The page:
The use of first-person lends an air of intimacy and realism to this autobiographical novel, and Thúy has mentioned that this is a form of fictionalised memoir, based on her own experiences of coming to Canada as an immigrant. It’s a story that maybe isn’t heard often enough—the exodus to the West from Vietnam was a formative experience for the countries that embraced these refugees as much as it was for the refugees themselves. There’s an interesting tale to be told here, and Thúy adds to the narrative with her own tale.

It’s deeply unfair of me to compare this work to another, but I couldn’t help but be struck by how similar this is to Julie Otsuka’s The Buddha in the Attic, another short novel detailing the immigrant story to North America, told in short, alternating chapters. I love that novel, and sadly, Ru didn’t quite reach the heights Otsuka’s work did. While Otsuka manages to tell the story of an entire generation with heart and with depth, Thúy’s novel just falls short of packing the emotional punch a story like this deserves. But, then, perhaps that’s the point—the life contained in Ru suggests a deeper emotional pain than could ever be described.

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The Sisters Brothers (2011) – Patrick deWITT

The Sisters Brothers stood out on this year’s Man Booker Prize shortlist this year for me mainly because it is published by Granta. I’ve only just properly started reading their rather excellent magazine, and it’s nice to see smaller publishers getting attention with prizes like these. I also read very little (read: no) Canadian literature, and while I’m aware this novel probably isn’t indicative of all Canadian literature, it is by a Canadian. And that’s all that matters, right?

Eli and Charlie Sisters (get it?) are on the move. Their boss, the Commodore, has sent them from Oregon Territory to San Francisco, to assassinate Hermann Warm, a man with something the Commodore wants. But their man in San Francisco, Morris, has gone AWOL, and when they discover what he has done, their plans begin to change. Dreams they thought were out of reach suddenly become tangible, though, as the brothers discover, every dream comes at a terrible price.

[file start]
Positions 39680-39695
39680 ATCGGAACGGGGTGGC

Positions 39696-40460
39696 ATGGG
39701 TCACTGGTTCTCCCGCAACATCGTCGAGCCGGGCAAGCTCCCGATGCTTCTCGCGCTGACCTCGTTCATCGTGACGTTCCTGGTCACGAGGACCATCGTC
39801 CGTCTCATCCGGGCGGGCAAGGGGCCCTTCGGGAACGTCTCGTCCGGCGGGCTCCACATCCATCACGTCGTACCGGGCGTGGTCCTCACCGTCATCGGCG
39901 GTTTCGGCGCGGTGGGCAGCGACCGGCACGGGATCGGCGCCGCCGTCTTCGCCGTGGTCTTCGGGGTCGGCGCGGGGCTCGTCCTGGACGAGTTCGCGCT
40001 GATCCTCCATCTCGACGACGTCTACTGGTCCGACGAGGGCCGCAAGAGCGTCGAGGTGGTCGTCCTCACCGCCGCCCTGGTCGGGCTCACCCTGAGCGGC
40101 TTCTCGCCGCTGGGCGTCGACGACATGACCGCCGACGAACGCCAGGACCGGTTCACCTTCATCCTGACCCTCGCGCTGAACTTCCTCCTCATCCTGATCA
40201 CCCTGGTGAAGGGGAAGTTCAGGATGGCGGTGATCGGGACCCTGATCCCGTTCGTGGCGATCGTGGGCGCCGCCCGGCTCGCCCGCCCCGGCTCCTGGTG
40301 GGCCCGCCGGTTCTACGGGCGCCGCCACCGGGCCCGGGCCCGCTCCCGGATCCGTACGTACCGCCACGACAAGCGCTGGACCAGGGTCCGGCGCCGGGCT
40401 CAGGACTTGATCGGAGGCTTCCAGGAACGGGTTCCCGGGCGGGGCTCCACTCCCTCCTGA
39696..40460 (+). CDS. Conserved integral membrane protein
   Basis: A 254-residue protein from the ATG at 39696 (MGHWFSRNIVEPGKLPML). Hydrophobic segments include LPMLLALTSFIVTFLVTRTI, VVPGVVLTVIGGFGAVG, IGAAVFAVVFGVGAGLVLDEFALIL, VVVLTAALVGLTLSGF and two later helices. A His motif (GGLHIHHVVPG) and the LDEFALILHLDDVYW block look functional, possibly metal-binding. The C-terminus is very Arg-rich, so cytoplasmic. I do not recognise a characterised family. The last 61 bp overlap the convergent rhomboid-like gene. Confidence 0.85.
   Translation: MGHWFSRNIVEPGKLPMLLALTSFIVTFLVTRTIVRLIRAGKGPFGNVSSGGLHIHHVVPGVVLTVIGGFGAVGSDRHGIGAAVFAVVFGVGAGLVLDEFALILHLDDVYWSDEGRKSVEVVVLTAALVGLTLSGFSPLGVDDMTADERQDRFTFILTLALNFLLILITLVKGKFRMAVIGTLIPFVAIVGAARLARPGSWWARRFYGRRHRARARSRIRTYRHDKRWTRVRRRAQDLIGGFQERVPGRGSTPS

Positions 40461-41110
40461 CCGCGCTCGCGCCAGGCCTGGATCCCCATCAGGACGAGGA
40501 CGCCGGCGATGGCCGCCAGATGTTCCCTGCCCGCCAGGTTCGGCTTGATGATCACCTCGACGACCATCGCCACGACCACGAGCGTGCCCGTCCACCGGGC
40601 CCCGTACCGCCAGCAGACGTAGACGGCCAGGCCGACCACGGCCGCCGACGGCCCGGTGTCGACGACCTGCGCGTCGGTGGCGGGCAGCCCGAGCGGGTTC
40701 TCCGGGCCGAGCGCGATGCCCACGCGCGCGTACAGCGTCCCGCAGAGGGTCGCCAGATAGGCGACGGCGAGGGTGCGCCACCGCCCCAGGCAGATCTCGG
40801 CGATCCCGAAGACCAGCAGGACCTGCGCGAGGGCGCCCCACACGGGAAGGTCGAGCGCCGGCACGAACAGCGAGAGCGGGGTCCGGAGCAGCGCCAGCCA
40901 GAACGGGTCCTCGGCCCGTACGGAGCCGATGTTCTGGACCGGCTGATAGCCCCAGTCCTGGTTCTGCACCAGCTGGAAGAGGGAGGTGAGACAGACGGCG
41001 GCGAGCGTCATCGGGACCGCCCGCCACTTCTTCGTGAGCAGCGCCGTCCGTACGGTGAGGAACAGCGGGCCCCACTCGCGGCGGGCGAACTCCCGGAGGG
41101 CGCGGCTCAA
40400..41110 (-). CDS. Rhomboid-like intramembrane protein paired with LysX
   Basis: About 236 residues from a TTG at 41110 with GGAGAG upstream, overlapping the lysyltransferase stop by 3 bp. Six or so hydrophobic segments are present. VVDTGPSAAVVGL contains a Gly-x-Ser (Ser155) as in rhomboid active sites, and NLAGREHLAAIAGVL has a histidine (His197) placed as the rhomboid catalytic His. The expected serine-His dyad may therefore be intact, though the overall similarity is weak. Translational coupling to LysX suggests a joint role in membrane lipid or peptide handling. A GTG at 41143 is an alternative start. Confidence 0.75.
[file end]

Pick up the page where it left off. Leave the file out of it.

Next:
How far can an author go, pushing the boundaries of his (or her) readers’ desire to connect with characters, no matter how bad they are? This is the question, I suspect, Patrick deWitt sat down and asked himself before writing The Sisters Brothers. I love Dexter – I truly think it’s one of the best TV shows I’ve ever seen – so I have some history with sympathising with serial killers. But deWitt makes it look even easier. Partially, I think, because there are two serial killers here, and you are encouraged to sympathise with the lesser of two evils. It is clear Charlie Sisters is a psychopath, and I mean that in the most literal sense of the word. He kills with almost no thought, and seems to genuinely enjoy it.

Eli, on the other hand, seems as though he has simply resigned himself to this life, as though he would leave it if he could. Of course, he is our narrator, so no doubt he is bending the truth somewhat, and his own acts of violence (of which there are many) are somewhat skipped over, in favour of his telling us he sometimes has trouble controlling his temper, as though that is an excuse. He also seems to fall for every lady he meets, constructing himself as something of a loveably hopeless romantic. The language, too, makes us want to believe in him – rather than taking the True History of the Kelly Gang path of an uneducated narrator, Eli is erudite to the point of formality, and polite to the point of being overbearing.

It also helps that The Sisters Brothers is also hilarious, particularly in the first two thirds or so. Eli’s attempts to chat women up are awkward and painful to read, in a Fawlty Towers kind of way. The brothers’ relationships with their horses cracked me up, too. Hands down, my favourite character is Tub. The horse. Never has an animal character provided me with so man reasons to laugh, and so many reasons to cry. He is also the character I felt least guilty about liking. Eli also has to visit a dentist early on in the novel, and receives this magical new invention called a toothbrush. I didn’t think oral hygiene jokes could be made, but deWitt, to his credit, has provided many. The wonder with which everyone approaches this marvellous tool is, quite frankly, one of the best running gags in all of literature.